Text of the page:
Ring road project moved to 2018 W-t-E plant “within four years”

POSTED: 01/20/16 6:13 PM

Philipsburg - birds eye view - vromiVromi presents Ministry Plan 2015-2018

St. Maarten – The first phase of the ring road will be executed in 2018 and the structural maintenance of Front Street and Back Street will be tackled this year. This appears from the Ministry Plan 2015-2018 of the Ministry of Public Housing, Spatial Planning, Environment and Infrastructure. The port will invest 3 million guilders in the maintenance of the two city-center streets and the government projects capital investment of 12 million guilders in 2018 in the hard surfacing of the first phase of the ring road. The waste-to-energy plant has been turned into a mid-term project. The ministry foresees its development “within the coming four years.”

The 42-page Ministry Plan gives a comprehensive insight into the vision, the organization, the strategic objectives and the finances of the Vromi-ministry.

After decades of uncontrolled development, Minister Angel Meyers’ department now focuses on sustainable development. The plan quotes the definition from the Brundtland report (so named after Gro Harlem Brundtland, a former prime minister of Norway): “Sustainable development is development that meets the needs of the present without compromising the ability of future generations to meet their own needs.” The Brundtland-report, entitled Common Future, was released almost thirty years ago, in 1987.

Tourism-related development over de last decades has had a dramatic impact on our island’s environment and its natural resources, the Ministry Plan states. “The tourism development has generated tremendous economic activity that has attracted masses to the island in search of economic opportunities. It has also resulted in dramatic population growth, and unbridled spatial development to accommodate housing and other needed services for the population, to the extent that the natural environment, resources and infrastructure of the island were severely challenged to cope.”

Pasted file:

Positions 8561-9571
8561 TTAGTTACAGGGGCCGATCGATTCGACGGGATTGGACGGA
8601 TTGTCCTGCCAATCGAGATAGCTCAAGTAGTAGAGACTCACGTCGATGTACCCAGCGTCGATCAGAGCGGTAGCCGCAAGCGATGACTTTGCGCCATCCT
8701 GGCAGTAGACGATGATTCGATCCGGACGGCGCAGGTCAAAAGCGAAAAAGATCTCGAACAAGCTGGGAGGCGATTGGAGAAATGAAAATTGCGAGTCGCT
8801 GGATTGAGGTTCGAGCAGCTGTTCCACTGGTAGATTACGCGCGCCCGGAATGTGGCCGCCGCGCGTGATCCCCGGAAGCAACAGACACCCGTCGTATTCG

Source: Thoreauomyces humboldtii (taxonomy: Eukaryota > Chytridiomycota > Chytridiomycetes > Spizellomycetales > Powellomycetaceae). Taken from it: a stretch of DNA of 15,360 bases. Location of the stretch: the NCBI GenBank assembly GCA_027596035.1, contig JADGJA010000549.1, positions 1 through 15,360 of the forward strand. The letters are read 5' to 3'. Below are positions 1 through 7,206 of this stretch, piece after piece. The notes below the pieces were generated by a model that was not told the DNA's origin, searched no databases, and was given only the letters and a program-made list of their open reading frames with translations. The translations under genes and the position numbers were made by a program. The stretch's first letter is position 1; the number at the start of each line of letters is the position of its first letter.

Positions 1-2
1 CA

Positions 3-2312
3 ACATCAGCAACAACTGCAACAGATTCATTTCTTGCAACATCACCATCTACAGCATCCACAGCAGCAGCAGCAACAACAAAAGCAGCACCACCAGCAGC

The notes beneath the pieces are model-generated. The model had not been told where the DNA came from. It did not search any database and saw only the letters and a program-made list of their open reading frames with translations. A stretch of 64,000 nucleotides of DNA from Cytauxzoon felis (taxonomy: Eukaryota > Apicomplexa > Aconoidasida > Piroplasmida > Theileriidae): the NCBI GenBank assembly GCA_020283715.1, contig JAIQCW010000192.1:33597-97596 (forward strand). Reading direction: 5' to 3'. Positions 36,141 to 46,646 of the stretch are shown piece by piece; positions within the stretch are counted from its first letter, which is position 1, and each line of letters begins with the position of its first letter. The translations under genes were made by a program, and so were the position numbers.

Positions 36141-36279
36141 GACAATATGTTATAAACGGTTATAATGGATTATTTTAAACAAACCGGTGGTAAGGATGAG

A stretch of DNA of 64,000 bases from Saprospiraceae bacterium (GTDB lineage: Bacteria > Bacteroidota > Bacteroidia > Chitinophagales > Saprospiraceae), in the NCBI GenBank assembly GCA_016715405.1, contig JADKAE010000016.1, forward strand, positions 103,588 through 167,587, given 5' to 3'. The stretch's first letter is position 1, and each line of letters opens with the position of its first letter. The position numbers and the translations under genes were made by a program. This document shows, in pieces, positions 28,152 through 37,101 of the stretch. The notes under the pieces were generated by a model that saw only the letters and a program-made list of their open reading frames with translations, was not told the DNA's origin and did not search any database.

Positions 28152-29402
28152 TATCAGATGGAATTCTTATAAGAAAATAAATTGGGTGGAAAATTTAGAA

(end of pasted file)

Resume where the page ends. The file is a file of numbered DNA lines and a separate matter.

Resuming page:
The report notes that there have been “many positive developments” but also “developments that have had adverse spatial effects that are difficult to reverse.” As examples, the report mentions “inadequately planned developments in the hillsides, the destruction of natural areas and inadequate infrastructure and housing.”

Talking about sustainability, the report furthermore addresses climate change and its potential effect on St. Maarten. “The effects of climate change are becoming more visible and tangible and will ultimately form a threat tour existence and way of life. The rise of the sea level is eroding the beaches and coastlines. That will pose a threat to the island’s ecosystems, economy and our very existence if no action is taken.”

The report emphasized the need to make climate change a priority and that the country needs to prepare for measures to address the effects of climate change. In particular, the report mentions preparation for more frequently recurring natural disasters and the inundation of lower-lying areas. Invasive species in indigenous ecosystems also require attention. “Sustainable development must be the core mission of all our legislation, policies, programs and initiatives.”

The plan furthermore calls for a competent enforcement authority. “Too many forms of undesired development have been tolerated over the years due to a lack of adequate enforcement means, it is the intention to strengthen the control and enforcement capacity of Vromi.”

Climate change will bring more, and more intense hurricanes to the island, Vromi foresees. “Climate change poses a great risk to our island nation; not only can we expect more frequent and more powerful hurricanes and rainfall, but the rise of the sea-level will form a threat to our coastlines and critical low lying areas such as Philipsburg and Simpson Bay.”

The report points out that St. Maarten is situated near “a tectonic fault line where the Atlantic Ocean converges under the Caribbean Plate.” That will result in “frequent earthquakes” and those quakes in turn will “challenge the structural integrity of the built environment.”

Earthquakes and volcanic eruptions on neighboring islands could cause landslides and tsunamis. Conclusion: “Measures need to be put in place to better prepare the country for the effects of climate change and associated natural phenomena.”